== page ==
There are several qualities to note about this epistle. Paul could have made it very clear that the church is spiritual Israel or the new Israel as some past theologians have written. However, Paul in verse 14 used the word εἷς (“one”). Paul then further specifies what this number signifies in verse 15 by using the Greek phrase εἰς ἕνα καινὸν ἄνθρωπον (“into one new man”). If Paul wanted to express the church were one new nation he would have written εἰς ἕνα καινὸν ἔθνος (“into one new nation”) or εἰς ἕνα καινὸν Ἰσραὴλ (“into one new Israel”). In addition, Paul uses other terms in this particular passage to describe the unification of Jew and Gentile such as οἰκεῖος (“household”), οἰκοδομή (“building”), and naos (“temple”). In other epistles, he uses the word σῶμα (“body”) to describe the spiritual unity of the church (c.f., 1 Cor. chap 12). However, Paul when talking to the Gentiles in explaining the reality of the Church never uses the word nation, or Israel, to describe such people.
Paul outlined the blessings that the Gentiles have been given by God in chapter one of Ephesians. The Gentiles had been made holy and blameless before God (v. 4), they had been predestined to adoption to be sons and daughters of God the Father (v. 5, 11). Redemption through the blood of Christ to be reconciled to the Father (vs. 7-8). He had given them “the mystery of His will” through the apostles (v. 9). There is an inheritance that the Gentile saint would receive (v. 11), and the sealing of the Holy Spirit guaranteeing the inheritance we will receive (i.e., their glorification) (v. 14). These details outlined in chapter one are important because in none of these blessings that Paul mentioned in chapter one are the physical promises Israel is to receive (i.e, land, seed, blessing, king, and kingdom).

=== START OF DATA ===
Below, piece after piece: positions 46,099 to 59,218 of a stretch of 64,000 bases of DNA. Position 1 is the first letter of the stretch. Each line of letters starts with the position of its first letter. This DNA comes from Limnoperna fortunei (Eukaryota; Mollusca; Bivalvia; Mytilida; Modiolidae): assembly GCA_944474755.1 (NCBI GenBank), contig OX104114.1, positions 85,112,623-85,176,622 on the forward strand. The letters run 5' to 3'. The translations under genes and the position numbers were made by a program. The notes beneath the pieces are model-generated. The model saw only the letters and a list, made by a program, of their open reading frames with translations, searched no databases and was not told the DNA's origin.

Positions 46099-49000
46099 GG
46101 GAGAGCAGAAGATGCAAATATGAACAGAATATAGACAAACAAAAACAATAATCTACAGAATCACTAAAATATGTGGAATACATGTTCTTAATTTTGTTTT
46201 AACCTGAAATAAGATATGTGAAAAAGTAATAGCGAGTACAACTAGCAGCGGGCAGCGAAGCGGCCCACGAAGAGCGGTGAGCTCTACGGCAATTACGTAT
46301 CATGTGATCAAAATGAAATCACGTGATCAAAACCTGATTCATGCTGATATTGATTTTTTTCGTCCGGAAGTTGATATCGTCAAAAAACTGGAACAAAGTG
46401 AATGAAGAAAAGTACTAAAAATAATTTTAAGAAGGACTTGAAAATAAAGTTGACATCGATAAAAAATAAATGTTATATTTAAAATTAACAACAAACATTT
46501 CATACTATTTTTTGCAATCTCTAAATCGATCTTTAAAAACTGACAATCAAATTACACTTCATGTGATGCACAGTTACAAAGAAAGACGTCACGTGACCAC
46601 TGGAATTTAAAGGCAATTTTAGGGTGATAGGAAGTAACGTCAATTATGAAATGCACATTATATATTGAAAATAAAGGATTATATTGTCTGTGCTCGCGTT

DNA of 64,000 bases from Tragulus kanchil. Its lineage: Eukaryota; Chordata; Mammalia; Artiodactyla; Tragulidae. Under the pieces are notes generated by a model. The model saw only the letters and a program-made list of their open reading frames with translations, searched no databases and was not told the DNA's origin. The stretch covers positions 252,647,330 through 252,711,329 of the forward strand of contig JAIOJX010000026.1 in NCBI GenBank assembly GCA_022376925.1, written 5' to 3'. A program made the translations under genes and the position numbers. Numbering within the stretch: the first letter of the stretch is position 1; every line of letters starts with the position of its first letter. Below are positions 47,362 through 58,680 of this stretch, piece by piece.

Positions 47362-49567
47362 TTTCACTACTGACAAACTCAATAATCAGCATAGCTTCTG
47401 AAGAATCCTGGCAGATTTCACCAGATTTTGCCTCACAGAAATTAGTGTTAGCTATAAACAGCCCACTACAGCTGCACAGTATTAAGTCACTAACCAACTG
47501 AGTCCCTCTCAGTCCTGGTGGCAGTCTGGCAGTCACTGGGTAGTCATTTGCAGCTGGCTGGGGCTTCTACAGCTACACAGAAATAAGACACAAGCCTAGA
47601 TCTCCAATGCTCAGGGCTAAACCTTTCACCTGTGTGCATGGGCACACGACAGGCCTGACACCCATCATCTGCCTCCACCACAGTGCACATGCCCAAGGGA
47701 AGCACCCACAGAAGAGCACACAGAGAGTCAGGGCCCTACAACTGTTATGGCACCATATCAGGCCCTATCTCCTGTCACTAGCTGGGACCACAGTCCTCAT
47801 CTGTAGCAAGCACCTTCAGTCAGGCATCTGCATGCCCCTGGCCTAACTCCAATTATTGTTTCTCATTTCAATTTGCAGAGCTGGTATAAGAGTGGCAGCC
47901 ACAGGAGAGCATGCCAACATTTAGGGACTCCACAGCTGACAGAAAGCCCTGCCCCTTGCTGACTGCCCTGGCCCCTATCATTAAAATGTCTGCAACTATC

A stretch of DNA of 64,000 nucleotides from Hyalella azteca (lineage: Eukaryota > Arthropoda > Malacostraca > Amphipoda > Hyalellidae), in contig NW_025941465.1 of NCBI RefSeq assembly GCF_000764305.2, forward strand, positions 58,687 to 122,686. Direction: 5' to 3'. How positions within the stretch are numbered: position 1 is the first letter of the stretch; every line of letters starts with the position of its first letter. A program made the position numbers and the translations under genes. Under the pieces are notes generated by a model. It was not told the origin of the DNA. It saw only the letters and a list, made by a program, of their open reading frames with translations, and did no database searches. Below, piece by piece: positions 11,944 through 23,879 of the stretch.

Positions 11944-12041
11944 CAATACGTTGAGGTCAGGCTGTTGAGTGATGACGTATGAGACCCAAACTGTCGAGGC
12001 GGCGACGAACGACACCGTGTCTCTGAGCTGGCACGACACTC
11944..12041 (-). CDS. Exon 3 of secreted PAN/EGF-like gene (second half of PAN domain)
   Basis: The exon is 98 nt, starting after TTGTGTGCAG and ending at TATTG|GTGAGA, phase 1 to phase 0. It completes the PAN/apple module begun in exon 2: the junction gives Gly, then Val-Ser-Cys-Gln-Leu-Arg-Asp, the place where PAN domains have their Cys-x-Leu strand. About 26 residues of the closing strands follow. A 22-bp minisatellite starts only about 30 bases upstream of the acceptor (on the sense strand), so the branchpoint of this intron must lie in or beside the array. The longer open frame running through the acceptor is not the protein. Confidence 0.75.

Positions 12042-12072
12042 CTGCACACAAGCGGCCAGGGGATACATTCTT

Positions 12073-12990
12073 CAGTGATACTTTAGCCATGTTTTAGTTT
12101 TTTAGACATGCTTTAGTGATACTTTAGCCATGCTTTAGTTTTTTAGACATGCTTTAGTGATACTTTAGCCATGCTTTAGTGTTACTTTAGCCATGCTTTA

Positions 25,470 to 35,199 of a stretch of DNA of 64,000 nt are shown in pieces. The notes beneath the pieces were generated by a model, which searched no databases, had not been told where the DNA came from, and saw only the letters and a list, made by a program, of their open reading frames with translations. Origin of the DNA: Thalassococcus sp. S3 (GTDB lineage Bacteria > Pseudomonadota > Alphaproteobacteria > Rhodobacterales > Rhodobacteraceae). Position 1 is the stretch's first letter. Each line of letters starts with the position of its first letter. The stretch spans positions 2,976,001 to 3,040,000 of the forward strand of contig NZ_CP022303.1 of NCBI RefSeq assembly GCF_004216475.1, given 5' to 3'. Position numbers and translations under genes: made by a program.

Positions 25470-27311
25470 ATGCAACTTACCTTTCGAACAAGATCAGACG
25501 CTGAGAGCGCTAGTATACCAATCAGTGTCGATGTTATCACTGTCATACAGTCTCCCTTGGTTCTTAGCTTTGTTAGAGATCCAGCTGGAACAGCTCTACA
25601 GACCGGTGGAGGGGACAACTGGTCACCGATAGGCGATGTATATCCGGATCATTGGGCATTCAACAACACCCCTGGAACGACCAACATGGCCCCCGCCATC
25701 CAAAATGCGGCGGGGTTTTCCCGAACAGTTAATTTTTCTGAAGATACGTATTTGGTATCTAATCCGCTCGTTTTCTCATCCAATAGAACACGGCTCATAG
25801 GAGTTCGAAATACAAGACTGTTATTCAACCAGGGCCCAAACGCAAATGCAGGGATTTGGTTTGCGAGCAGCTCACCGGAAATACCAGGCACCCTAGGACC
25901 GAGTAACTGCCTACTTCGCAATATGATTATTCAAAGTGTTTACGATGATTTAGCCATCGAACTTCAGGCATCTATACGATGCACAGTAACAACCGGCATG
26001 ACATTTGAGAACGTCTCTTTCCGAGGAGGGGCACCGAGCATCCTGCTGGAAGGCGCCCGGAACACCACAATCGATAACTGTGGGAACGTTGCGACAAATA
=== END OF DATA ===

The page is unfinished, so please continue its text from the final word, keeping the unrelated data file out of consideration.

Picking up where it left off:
Furthermore, Paul used the temple as a metaphor to describe the reality of the spiritual unity of Jew and Gentile in Christ Jesus. However, this does not mean that Paul is making an argument national Israel is a means to an end. From the context, observing the words in their plain sense Paul is arguing that the ministry of Christ brings these two different people groups together and unifies them. The dividing wall, as Paul wrote metaphorically has been destroyed between the two groups, but to claim this passage is an argument that the promises directly given to national Israel are now obsolete when the words Paul uses in the text do not express this idea, is overstepping the bounds of the author’s intent.
The author in the article above seemed to imply that dispensational thinkers observe Israel as an end in itself. This writer would have to respectfully disagree with his analysis of dispensationalism. The end of all things according to the dispensationalist is the glory of God, not the nation of Israel. As stated previously the reason Israel figures prominently is that there are still promises that are given to Israel personally by God that He must fulfill. If God does not give these promises to the people He said He would give them to this will, in effect, minimize the glory of God.
Israel and the church are not juxtaposed beside each other. As Scripture has revealed there are physical blessings that are personally given to Israel, and they are spiritual blessings that are given to the church. Ephesians 2:11-22 show that the Gentiles are unified with Jews (which was not seen in the economy of the Law). The Gentiles are fellow sharers of the spiritual blessings outlined in chapter one of Ephesians, and this is all a working of God’s multifaceted plan, for His own glory. Amen.
In Covenant theology, it is expressed that the body of Christ was seen through Israel, which served as a type and shadow that the church has always existed. In the next article, this author will contend that is not the case.
Until next time…
Soli Deo Gloria!